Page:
Industry Perspective Rejected: Cybersecurity Tech Accord releases joint statement on veto by UN cyber working group

On the 30th of June, the Cybersecurity Tech Accord, along with dozens of other nongovernmental organizations, were informed that their accreditation request to take part in the next meeting of the Open-Ended Working Group on the security of and in the use of information and communications technologies 2021-2025 (OEWG) was rejected by a member state veto. This decision would prevent us from participating in the UN dialogues on setting and upholding expectations for the responsible state behavior in cyberspace. Today, we are joining with others who have been vetoed, including civil society groups and cyber incident response teams, in a joint letter to the OEWG chair calling attention to this decision and for the OEWG to reconsider our inclusion.

Next week, between the 25th and 29th of July, the deliberations of the OEWG will resume in New York without the participation of many in the multistakeholder community with relevant expertise, including the Cybersecurity Tech Accord. The denial of our accreditation is unfortunate as, given the mission, values, and signatory base of the Cybersecurity Tech Accord, it is hard to imagine a forum that could benefit more from our participation. Since 2018, our coalition of over 150 technology companies has worked to serve as the voice of the tech industry on matters of peace and security online. The technical input from our signatories and insights on the tools, techniques, and procedures used by attackers would undoubtedly help inform the deliberations of member states in the OEWG. Those in the industry can also uniquely speak to how technology is expected to evolve in the coming years and the implications for security. And partnership with industry will be essential for designing capacity building efforts that support the implementation of international expectations moving forward.

The rejection of the Cybersecurity Tech Accord and other key industry partners suggests an unfortunate politization of the OEWG process, undermining its potential by limiting the good guidance governments will receive in their deliberations. The decision by some member states to veto nongovernmental stakeholders based on their affiliations and geographic locations only further polarizes the discussion. As demonstrated by the war in Ukraine, cyberspace has emerged as a potent domain of conflict in its own right; one that requires cooperation across stakeholder groups, especially the technology industry, in order to promote security and stability. A major challenge for the OEWG, as the main UN forum on international cybersecurity, continues to be that multistakeholder inclusion is not built into the process, and the recent vetoes underscore why this is a problem.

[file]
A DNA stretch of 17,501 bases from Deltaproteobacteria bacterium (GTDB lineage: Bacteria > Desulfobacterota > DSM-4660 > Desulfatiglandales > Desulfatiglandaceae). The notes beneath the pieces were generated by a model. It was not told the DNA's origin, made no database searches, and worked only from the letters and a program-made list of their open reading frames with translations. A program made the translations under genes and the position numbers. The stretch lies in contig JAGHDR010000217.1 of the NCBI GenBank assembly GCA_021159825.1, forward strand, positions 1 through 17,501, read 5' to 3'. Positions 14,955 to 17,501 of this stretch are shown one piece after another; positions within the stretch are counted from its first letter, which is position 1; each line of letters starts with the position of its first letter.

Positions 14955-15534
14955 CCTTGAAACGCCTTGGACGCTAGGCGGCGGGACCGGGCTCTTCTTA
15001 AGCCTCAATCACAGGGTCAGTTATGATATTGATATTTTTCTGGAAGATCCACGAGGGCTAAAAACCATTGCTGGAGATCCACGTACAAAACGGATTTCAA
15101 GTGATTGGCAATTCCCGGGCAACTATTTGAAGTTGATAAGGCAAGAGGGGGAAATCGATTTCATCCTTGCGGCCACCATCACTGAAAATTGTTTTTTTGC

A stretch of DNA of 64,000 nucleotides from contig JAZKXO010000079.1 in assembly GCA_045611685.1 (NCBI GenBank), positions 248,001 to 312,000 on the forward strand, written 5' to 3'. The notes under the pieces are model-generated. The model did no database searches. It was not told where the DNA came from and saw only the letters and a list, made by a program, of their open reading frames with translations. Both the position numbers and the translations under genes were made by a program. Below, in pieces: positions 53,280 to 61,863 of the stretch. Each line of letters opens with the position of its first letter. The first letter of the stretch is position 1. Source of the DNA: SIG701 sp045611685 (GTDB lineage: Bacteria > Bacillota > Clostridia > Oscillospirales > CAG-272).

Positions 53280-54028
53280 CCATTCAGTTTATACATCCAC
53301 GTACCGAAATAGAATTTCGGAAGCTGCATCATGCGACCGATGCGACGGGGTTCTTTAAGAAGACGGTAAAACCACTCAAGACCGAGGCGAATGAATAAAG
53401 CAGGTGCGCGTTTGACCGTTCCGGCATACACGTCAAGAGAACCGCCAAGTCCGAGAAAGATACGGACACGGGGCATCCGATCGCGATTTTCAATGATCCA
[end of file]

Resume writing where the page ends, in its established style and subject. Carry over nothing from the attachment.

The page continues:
The Cybersecurity Tech Accord has long advocated for permanent and more structured methods of multistakeholder inclusion in UN negotiations. Establishing a standing deliberative body to support cooperation and diplomacy for the stability in cyberspace, like the French proposal for a Programme of Action (PoA) on cybersecurity that is supported by over 50 governments, would be one way to promote more regular engagement and collaboration with the multistakeholder community on these matters. But whether within the OEWG or a new structure like the PoA, it is paramount that the UN rethink its approach and include meaningful, permanent and systematic multistakeholder contributions in their deliberations to ensure that efforts to address gaps in the security and use of ICTs are responsive to a constantly evolving cyber threat landscape.

We deeply regret the decision to exclude the Cybersecurity Tech Accord from the OEWG and renew our call to ensure wider participation from industry, civil society and academia in the work of the OEWG, as well as other international forums. As indicated in today’s joint letter to the OEWG chair, we hope there is an opportunity to revisit the recent decision in favor of including relevant nongovernmental organizations that have been excluded. In lieu of reversing this decision, however, we encourage the chair to continue to pursue and further develop regularized informal engagement with the multistakeholder community alongside the OEWG. The Cybersecurity Tech Accord will continue to seek opportunities to engage with governments and provide our input to support the work of the OEWG, including in the upcoming informal consultations on the 21st and 27th of July 2022.

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